John Ford weaves three "Judge Priest" stories together to form a good- natured exploration of honour and small-town politics in the South around the turn of the century. Judge William ... See full summary »
Aboard the freighter Glencairn, the lives of the crew are lived out in fear, loneliness, suspicion and cameraderie. The men smuggle drink and women aboard, fight with each other, spy on ... See full summary »
Dublin, 1920. Gypo Nolan, strong but none too bright, has been ousted from the rebel organization and is starving. When he finds that his equally destitute sweetheart Katie has been reduced to prostitution, he succumbs to temptation and betrays his former comrade Frankie to the British authorities for a 20 pound reward. In the course of one gloomy, foggy night, guilt and retribution inexorably close in... Written by
Rod Crawford <email@example.com>
The premiere took place aboard the French transatlantic liner "Normandie". See more »
Frankie McPhillip tells his mother he travelled to her house via O'Connell Street. In 1922, the year the movie is set, O'Connell Street was still offically called Sackville Street, but the Irish Home Rule Party had unsuccessfully attempted to change it to "O'Connell Street" prior to this and this name was commonly used by nationalist Dubliners. See more »
[realizing Gypo's stuck him with the bill as an angry bouncer glowers at him]
Oh dear, oh dear. I have a queer feelin' there's going to be a strange face in heaven in the mornin'.
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Opening credits prologue: 1920 "Then Judas repented himself-and cast down the thirty pieces of silver - and departed." See more »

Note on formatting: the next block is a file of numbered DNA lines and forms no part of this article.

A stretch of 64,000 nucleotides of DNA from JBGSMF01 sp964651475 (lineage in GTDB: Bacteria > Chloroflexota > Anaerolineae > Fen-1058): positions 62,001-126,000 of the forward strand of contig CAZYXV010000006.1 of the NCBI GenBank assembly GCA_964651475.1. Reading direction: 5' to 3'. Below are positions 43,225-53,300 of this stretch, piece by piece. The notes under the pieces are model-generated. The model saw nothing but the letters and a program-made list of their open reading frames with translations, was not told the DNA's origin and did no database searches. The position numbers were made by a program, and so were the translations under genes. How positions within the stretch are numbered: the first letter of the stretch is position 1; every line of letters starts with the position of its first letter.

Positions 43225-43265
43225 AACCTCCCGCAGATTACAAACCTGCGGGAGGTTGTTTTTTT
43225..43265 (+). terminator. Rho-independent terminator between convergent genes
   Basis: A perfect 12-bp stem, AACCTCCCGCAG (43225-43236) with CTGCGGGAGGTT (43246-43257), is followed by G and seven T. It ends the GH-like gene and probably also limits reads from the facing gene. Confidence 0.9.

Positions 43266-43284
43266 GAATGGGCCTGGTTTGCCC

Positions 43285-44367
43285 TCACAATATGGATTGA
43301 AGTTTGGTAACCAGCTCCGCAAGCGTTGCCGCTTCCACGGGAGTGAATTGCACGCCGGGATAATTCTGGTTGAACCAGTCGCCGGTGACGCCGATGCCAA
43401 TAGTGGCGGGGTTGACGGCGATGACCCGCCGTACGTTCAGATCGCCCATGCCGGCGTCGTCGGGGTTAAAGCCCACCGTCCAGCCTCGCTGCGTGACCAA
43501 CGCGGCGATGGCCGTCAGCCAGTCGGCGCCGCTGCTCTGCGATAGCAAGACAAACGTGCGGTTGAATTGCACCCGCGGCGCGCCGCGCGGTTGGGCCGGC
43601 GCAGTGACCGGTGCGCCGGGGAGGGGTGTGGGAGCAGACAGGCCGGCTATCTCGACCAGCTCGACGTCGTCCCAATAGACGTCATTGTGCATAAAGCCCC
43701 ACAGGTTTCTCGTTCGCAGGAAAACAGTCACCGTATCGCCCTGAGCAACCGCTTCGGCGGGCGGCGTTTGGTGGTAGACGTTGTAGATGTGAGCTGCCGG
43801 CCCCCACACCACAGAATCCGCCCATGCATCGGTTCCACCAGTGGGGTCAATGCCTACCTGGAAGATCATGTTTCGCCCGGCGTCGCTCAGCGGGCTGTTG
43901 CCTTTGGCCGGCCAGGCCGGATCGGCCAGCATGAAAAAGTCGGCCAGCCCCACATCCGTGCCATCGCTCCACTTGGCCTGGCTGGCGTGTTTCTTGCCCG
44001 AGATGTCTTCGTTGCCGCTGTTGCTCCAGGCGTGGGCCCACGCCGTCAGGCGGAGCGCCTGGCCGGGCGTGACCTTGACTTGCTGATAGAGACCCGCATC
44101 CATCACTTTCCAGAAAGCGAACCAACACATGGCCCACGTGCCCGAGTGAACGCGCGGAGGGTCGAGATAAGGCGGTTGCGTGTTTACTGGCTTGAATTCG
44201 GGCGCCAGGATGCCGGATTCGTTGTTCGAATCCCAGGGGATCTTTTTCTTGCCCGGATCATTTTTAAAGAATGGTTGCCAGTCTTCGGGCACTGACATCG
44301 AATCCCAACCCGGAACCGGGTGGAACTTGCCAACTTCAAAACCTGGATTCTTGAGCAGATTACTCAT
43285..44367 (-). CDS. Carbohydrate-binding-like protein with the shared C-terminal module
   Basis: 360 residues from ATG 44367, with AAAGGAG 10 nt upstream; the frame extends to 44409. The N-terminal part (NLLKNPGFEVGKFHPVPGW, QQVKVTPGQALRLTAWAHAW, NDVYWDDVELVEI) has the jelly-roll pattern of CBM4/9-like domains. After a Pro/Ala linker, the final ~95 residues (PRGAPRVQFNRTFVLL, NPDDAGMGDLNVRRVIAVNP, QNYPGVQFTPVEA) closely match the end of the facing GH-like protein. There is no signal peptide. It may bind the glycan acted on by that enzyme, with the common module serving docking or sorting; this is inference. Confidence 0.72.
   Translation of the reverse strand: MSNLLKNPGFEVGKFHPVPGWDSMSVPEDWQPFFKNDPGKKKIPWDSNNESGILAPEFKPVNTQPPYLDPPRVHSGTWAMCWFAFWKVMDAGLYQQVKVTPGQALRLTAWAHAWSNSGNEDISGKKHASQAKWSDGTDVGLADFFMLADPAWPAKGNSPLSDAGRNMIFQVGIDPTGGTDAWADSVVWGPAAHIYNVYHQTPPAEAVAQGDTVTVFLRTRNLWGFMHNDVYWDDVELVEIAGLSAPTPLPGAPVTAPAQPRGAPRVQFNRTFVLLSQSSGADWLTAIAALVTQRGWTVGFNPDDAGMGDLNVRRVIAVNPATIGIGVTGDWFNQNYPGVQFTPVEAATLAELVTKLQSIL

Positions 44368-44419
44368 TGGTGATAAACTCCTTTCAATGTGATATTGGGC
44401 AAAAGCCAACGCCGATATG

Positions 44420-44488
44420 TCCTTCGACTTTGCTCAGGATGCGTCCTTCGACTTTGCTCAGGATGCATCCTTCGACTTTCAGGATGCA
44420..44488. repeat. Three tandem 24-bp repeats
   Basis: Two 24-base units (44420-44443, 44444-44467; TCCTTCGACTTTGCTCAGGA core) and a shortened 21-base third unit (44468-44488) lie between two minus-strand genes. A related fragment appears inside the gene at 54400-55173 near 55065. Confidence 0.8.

A lot of movies of John Ford (Sean O'Feeney) deal with Ireland.At every stage of a long and brilliant career,he gets back to his roots in his homeland:"the informer" and "the plough and the stars" are early period;"the quiet man " is middle, "young Cassidy" is late.
Far from being "one of the worst movies of the thirties" ,"the informer " belongs to its time:that's true that the studios deny realism but that was true for Fritz Lang's "M" and Marcel Carné's "réalisme poétique" too.Anyway,at a pinch,no matter if it's a political subject in the Ireland of the twenties:what Ford has to say to us is universal:when a man betrays his best friend,be it for thirty coins of silver or for twenty quids,he will be eaten with remorse ,everything that he'll see and hear will remember him of the awful thing he's done.Gypo won't take advantage of his pitiful reward,he will loose everything except the victim's mother's compassion and forgiveness. All through this dark movie,Gypo will roam the foggy streets ,a desperate man:you should not forget that he is an outcast from the beginning:dismissed by the IRA,because he hadn't guts enough to kill a prisoner,and outside a girl,and Jackie (the man he will betray),he's on his own ,a man who suffers from hunger and,worse, lack of self-esteem -the one time when he finds solace is when he has a rest near his girl's fireplace-This character is not that much far from Peter Lorre's part in "M":both movies feature a secret trial.
As always in Ford's cinema,women are figures of peace love and understanding,and for them a man can always redeem his soul: here Katie and the mother.In "quiet man" ,Wayne is given a second chance thanks to Ireland and... Maureen O'Hara.And after all Ford's last movie will be "seven women" (1966) :a doctor(Ann Bancroft) will triumph over barbary against all odds.
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